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Phys Med Biol. 2017 Sep 21;62(19):7889-7904. doi: 10.1088/1361-6560/aa898a.

Performance of a SiPM based semi-monolithic scintillator PET detector.

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Shenzhen Institutes of Advanced Technology, Chinese Academy of Sciences, Shenzhen, People's Republic of China. School of Nuclear Science and Technology, Lanzhou University, Lanzhou, People's Republic of China.


A depth encoding PET detector module using semi-monolithic scintillation crystal single-ended readout by a SiPM array was built and its performance was measured. The semi-monolithic scintillator detector consists of 11 polished LYSO slices measuring 1  ×  11.6  ×  10 mm3. The slices are glued together with enhanced specular reflector (ESR) in between and outside of the slices. The bottom surface of the slices is coupled to a 4  ×  4 SiPM array with a 1 mm light guide and silicon grease between them. No reflector is used on the top surface and two sides of the slices to reduce the scintillation photon reflection. The signals of the 4  ×  4 SiPM array are grouped along rows and columns separately into eight signals. Four SiPM column signals are used to identify the slices according to the center of the gravity of the scintillation photon distribution in the pixelated direction. Four SiPM row signals are used to estimate the y (monolithic direction) and z (depth of interaction) positions according to the center of the gravity and the width of the scintillation photon distribution in the monolithic direction, respectively. The detector was measured with 1 mm sampling interval in both the y and z directions with electronic collimation by using a 0.25 mm diameter 22Na point source and a 1  ×  1  ×  20 mm3 LYSO crystal detector. An average slice based energy resolution of 14.9% was obtained. All slices of 1 mm thick were clearly resolved and a detector with even thinner slices could be used. The y positions calculated with the center of gravity method are different for interactions happening at the same y, but different z positions due to depth dependent edge effects. The least-square minimization and the maximum likelihood positioning algorithms were developed and both methods improved the spatial resolution at the edges of the detector as compared with the center of gravity method. A mean absolute error (MAE) which is defined as the probability-weighted mean of the absolute value of the positioning error is used to evaluate the spatial resolution. An average MAE spatial resolution of ~1.15 mm was obtained in both y and z directions without rejection of the multiple scattering events. The average MAE spatial resolution was ~0.7 mm in both y and z directions after the multiple scattering events were rejected. The timing resolution of the detector is 575 ps. In the next step, long rectangle detector will be built to reduce edge effects and improve the spatial resolution of the semi-monolithic detector. Thick detector up to 20 mm will be explored and the positioning algorithms will be further optimized.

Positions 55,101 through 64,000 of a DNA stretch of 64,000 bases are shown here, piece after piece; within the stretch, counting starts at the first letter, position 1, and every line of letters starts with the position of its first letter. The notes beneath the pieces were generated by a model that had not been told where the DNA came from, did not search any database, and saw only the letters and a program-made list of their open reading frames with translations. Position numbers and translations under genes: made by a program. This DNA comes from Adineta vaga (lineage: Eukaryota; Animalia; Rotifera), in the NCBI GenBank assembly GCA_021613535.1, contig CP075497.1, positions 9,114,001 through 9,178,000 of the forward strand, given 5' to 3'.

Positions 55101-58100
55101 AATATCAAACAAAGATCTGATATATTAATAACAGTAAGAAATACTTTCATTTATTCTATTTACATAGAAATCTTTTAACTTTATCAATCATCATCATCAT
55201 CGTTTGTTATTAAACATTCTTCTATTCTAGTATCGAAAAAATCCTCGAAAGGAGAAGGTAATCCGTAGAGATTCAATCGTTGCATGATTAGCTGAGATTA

[Indexed for MEDLINE]

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